The Arctic is warming at a rate of almost twice the global average. Part 17 in everywhere is warming twice as fast as everywhere else.
Without urgent action to cut greenhouse gas emissions, the world will continue to feel the effects of a warming Arctic: rising sea levels, changes in climate and precipitation patterns, increasing severe weather events, and loss of fish stocks, birds and marine mammals.
Arctic Is Warming Twice As Fast As World Average
The latest word from scientists studying the Arctic is that the polar region is warming twice as fast as the average rise on the rest of the planet. And researchers say the trend isn’t letting up. That’s the latest from the 2014 Arctic Report Card — a compilation of recent research from more than 60 scientists in 13 countries. The report was released Wednesday by the National Oceanic and Atmospheric Administration.
Jackie Richter-Menge, a polar scientist with the U.S. Army Corps of Engineers who collaborated with NOAA on the analysis, says the findings demonstrate the “power of persistence” in the Arctic — “persistence in the warming air temperatures and the impact that is having on this icy environment.”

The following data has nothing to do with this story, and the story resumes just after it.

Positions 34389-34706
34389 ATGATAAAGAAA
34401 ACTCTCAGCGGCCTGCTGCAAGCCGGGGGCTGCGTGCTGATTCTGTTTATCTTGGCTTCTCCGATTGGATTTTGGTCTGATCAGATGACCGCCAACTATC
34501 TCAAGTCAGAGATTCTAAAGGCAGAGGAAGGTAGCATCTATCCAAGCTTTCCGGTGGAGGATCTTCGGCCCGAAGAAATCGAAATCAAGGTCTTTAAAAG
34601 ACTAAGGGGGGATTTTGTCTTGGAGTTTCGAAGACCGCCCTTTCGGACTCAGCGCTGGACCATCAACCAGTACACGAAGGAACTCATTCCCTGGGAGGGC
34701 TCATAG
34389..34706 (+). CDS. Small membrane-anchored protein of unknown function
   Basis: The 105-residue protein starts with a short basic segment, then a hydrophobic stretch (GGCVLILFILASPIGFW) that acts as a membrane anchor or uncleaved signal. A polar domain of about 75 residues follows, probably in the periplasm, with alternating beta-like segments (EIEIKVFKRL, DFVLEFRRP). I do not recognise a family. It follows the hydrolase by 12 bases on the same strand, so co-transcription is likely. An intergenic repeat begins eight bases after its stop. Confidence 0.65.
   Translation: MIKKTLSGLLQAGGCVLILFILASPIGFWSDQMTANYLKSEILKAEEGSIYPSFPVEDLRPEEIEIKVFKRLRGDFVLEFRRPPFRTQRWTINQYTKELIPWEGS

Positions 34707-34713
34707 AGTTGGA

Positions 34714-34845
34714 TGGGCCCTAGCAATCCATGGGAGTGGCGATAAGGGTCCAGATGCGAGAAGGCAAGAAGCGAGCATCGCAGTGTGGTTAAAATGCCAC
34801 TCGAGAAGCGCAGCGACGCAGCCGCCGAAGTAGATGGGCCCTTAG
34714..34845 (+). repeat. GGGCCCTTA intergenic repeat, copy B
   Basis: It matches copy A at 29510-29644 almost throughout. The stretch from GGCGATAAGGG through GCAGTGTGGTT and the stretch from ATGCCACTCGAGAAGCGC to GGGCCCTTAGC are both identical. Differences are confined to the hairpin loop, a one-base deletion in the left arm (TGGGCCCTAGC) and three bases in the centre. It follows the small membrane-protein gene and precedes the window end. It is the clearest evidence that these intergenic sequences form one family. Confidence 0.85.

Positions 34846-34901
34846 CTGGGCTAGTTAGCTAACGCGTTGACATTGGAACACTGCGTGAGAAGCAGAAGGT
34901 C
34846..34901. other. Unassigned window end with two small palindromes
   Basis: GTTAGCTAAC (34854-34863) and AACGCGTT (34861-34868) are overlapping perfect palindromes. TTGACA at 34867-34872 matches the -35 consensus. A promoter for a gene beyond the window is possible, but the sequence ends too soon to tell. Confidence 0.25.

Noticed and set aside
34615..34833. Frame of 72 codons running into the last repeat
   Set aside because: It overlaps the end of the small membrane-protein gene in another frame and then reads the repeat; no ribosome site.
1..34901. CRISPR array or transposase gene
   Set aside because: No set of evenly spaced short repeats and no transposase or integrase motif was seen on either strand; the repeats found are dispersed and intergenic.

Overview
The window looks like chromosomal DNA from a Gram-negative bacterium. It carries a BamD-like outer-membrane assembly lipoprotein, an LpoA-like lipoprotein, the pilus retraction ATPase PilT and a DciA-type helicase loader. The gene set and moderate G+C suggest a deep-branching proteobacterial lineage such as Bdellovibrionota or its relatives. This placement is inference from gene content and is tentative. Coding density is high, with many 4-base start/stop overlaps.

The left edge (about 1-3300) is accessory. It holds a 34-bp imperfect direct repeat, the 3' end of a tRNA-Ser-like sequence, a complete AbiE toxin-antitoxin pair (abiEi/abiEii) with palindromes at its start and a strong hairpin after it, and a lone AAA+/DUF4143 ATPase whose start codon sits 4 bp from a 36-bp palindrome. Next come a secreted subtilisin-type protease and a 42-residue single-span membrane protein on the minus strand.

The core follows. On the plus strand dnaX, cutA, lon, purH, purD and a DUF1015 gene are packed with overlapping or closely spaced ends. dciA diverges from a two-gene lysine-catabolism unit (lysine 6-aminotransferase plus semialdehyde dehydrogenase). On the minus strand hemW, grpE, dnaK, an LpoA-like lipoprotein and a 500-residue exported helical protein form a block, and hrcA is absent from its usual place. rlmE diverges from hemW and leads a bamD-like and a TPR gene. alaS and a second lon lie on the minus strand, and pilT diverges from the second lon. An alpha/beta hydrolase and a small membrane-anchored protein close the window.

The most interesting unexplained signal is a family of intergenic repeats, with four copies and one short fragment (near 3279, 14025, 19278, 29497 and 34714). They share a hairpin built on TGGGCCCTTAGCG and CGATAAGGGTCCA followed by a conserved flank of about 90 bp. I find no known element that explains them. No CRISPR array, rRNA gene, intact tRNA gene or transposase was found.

That’s largely because of arctic amplification. Here’s how it works: Normally, snow and ice cool the surface by reflecting a lot of the sun’s energy back up into the atmosphere. But warming air temperatures melt snow and ice. “And when they melt,” says Richter-Menge, “they expose darker regions.”
Darker regions, once covered in snow and ice, now absorb more heat, like a dark shirt does on a hot, sunny day. The same thing happens when sea ice melts — the exposed water is darker and warms up.
Climate change worse everywhere than everywhere else